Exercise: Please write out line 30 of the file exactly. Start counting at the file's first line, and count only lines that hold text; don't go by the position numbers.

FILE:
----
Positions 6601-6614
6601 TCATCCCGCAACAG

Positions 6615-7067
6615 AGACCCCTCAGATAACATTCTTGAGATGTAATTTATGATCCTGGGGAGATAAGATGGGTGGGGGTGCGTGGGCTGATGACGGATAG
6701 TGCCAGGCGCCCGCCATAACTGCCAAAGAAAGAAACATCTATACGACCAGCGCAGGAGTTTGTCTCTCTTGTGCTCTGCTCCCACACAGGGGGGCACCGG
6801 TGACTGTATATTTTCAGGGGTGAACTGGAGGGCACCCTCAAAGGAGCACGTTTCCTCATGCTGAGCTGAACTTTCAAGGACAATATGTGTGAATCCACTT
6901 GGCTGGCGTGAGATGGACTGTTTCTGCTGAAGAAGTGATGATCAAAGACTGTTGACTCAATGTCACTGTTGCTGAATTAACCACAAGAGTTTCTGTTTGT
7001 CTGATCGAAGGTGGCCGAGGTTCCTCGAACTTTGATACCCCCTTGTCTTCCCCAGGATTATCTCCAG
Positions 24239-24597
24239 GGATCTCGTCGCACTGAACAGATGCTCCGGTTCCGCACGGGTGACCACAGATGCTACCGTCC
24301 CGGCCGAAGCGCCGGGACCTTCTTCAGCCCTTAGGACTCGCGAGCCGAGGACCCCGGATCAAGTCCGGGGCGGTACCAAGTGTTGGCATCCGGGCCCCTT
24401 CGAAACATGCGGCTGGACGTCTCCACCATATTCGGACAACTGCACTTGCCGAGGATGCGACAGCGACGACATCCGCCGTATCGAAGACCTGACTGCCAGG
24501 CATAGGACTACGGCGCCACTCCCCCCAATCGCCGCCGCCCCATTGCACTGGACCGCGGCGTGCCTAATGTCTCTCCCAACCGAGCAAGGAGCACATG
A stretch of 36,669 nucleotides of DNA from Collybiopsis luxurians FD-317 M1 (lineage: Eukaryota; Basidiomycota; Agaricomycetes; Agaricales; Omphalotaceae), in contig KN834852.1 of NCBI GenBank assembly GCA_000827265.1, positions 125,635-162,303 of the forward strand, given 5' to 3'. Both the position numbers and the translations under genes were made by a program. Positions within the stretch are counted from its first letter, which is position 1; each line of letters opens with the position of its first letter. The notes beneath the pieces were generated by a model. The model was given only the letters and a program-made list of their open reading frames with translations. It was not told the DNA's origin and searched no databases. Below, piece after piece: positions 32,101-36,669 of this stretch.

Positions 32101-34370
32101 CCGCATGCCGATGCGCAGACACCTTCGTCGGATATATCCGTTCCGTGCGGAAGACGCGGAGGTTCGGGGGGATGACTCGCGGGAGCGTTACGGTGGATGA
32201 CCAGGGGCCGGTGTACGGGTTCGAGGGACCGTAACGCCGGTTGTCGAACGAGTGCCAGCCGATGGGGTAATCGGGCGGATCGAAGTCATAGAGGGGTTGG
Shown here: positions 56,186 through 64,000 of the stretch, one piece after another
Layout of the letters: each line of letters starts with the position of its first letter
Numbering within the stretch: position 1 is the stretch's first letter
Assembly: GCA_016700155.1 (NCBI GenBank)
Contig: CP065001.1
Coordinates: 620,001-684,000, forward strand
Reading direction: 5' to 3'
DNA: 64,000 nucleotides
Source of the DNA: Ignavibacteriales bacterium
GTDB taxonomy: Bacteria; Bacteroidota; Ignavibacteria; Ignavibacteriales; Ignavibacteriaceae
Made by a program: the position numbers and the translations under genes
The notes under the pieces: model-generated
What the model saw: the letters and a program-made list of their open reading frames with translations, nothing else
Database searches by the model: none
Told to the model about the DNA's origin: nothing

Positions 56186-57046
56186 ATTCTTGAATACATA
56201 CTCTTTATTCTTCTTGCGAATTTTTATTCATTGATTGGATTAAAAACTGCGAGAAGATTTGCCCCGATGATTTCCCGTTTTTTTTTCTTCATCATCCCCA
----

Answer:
What the model saw: the letters and a program-made list of their open reading frames with translations, nothing else